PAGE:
Rae sets deadline for fishery settlement

Special to The Globe and Mail
Monday, September 18, 2000

NEGUAC, N.B. -- Facing an angry crowd of commercial fishermen yesterday, federal mediator Bob Rae said he has set a deadline of tomorrow to settle the native lobster dispute at Burnt Church, before he calls it quits.

He said he has submitted a plan to Ottawa and Mi'kmaq natives over fishing rights in New Brunswick's Miramichi Bay and has given them until tomorrow to respond. But he seemed frustrated with the lack of progress, and he told the crowd of more than 1,000 that he'll go home if a short-term agreement cannot be found.

"Mediation only works if you establish a sense of discipline. We are looking for a short-term practical solution here and it should not take that much time for us to find it," Mr. Rae said to the people crammed into an arena in the Acadian village of Neguac, near Burnt Church in northeastern New Brunswick.

"But mediation will never resolve the philosophical differences, only the practical ones. And if we can't resolve this immediate issue then there is no point in trying to bridge this."

Mr. Rae, the former Ontario premier, has been attempting to negotiate a peaceful end to this dispute and spent the last several days in New Brunswick meeting with the Burnt Church band, federal officials and the union representing non-native fishermen.

But the failure of negotiations would only serve to further ignite the already explosive situation at the Burnt Church reserve, underlined by the response of the angry non-native fishermen yesterday.

During a question and answer session in the meeting, lobster fisherman Fran*ois Breau told the crowd he supported the government's buy-back program that took lobster licences away from non-native families and handed them to his native neighbours. He held his tongue last fall, he said, when the Supreme Court of Canada directed the federal government to ensure natives had a greater share of the resource.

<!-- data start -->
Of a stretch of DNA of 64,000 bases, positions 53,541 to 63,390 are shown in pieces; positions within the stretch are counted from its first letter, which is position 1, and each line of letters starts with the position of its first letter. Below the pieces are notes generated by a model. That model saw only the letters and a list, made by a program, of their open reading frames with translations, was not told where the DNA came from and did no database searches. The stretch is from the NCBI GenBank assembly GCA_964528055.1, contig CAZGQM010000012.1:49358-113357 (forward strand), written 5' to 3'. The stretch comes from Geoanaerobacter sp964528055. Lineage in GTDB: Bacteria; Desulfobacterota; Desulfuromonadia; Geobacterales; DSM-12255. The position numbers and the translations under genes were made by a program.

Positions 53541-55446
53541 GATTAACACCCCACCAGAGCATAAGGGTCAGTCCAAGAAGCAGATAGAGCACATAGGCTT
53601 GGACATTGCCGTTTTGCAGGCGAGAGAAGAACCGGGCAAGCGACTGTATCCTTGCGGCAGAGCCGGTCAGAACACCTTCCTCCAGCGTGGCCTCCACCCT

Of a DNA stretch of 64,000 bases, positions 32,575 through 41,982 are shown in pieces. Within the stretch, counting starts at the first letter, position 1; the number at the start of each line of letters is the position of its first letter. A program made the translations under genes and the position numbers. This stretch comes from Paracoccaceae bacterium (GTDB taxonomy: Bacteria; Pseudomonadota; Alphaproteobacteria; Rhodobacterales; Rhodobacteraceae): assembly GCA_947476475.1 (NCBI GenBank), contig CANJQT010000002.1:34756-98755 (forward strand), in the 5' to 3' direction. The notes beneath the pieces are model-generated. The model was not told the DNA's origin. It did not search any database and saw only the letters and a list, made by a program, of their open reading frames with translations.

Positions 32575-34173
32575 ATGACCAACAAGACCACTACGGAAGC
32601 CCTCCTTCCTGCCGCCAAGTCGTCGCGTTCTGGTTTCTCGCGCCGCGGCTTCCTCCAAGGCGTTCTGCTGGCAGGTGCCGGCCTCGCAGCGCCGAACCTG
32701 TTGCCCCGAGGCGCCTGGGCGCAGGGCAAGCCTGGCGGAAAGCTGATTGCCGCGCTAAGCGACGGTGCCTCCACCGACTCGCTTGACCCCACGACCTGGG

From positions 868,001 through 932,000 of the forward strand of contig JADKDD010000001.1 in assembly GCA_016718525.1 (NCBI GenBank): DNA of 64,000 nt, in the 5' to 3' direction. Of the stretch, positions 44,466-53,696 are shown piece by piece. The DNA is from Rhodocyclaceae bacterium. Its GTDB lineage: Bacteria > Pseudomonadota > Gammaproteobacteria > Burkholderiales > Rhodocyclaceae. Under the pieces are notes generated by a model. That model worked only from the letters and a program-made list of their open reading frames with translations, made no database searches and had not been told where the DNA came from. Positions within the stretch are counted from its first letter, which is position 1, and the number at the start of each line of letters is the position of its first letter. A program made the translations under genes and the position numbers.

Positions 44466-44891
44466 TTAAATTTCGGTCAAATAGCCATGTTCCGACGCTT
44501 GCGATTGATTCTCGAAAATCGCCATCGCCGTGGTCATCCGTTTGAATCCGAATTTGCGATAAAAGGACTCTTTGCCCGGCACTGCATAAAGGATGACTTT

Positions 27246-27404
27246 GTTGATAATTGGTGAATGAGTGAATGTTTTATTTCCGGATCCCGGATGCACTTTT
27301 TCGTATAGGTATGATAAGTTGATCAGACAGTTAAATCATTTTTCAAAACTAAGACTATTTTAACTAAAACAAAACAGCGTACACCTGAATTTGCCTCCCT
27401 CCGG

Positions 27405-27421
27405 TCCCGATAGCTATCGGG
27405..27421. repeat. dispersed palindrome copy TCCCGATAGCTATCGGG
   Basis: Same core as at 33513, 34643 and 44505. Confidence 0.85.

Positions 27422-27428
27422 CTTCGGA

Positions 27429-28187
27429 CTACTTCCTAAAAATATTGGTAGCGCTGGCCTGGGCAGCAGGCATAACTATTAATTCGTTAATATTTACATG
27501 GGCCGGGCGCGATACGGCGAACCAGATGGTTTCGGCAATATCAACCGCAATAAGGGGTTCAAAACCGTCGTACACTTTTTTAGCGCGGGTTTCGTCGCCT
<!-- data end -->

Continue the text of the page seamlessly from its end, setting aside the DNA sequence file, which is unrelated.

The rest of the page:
But he echoed the opinions of many gathered yesterday when he told a group of union and government officials that he cannot accept a native-run lobster fishery in Miramichi Bay.

Yesterday's rally, held on the first anniversary of the Marshall decision recognizing Mi'kmaq treaty rights to profit from hunting and fishing, was intended to give voice to the non-native commercial fishermen who have been watching in silent frustration as Burnt Church natives set traps in water just a few kilometres from their homes.

Mr. Rae said he has determined that a native-run fall fishery on Miramichi Bay is a threat to conservation and should not be allowed, but he added that natives need improved access to the local inshore fishery.

"I have come to the conclusion that it simply isn't possible for two commercial fisheries to exist separately because the stock won't accept it . . . and we have to find a way right now to reduce dramatically the number of traps in the water."

But Mr. Rae's conviction wasn't enough for the crowd. Many shouted angrily that all the native traps must be pulled before any settlement can be reached.

The fishermen and their families heckled any federal officials who tried to address them and shouted down a native man who nervously suggested that the fishery be jointly managed by the DFO and native bands.

The air was thick with hostility and the crowd often boiled over with insults and jeers when anyone suggested the federal government was looking after the interests of commercial fishermen.

"When we speak the truth we are labelled racist," Michelle Morrison, representing fishermen's wives, told the crowd. "I am not a racist. The government is teaching our children that people can break the law and get away with it."

The rally was organized by the Maritime Fishermen's Union, whose president, Ron Cormier, urged the crowd to be patient and work toward a peaceful end to the war over lobster.

He warned Mr. Rae that his membership would never accept a separate commercial native fishery, but reminded the fishermen and their families that Mi'kmaq treaty rights must be respected.

"You are furious with your institutions, and you will have a chance to tell your stories today," he said. "We want peace and reconciliation with our native people in the Miramichi . . . I would be hypocritical to call for peace if it meant more isolation and poverty for Burnt Church.

They have put themselves on the map. They will be fishermen and they will have a say in the fishery. I say to you and the Mi'kmaq people let's walk away from this deadlock and make our fishery work for everyone."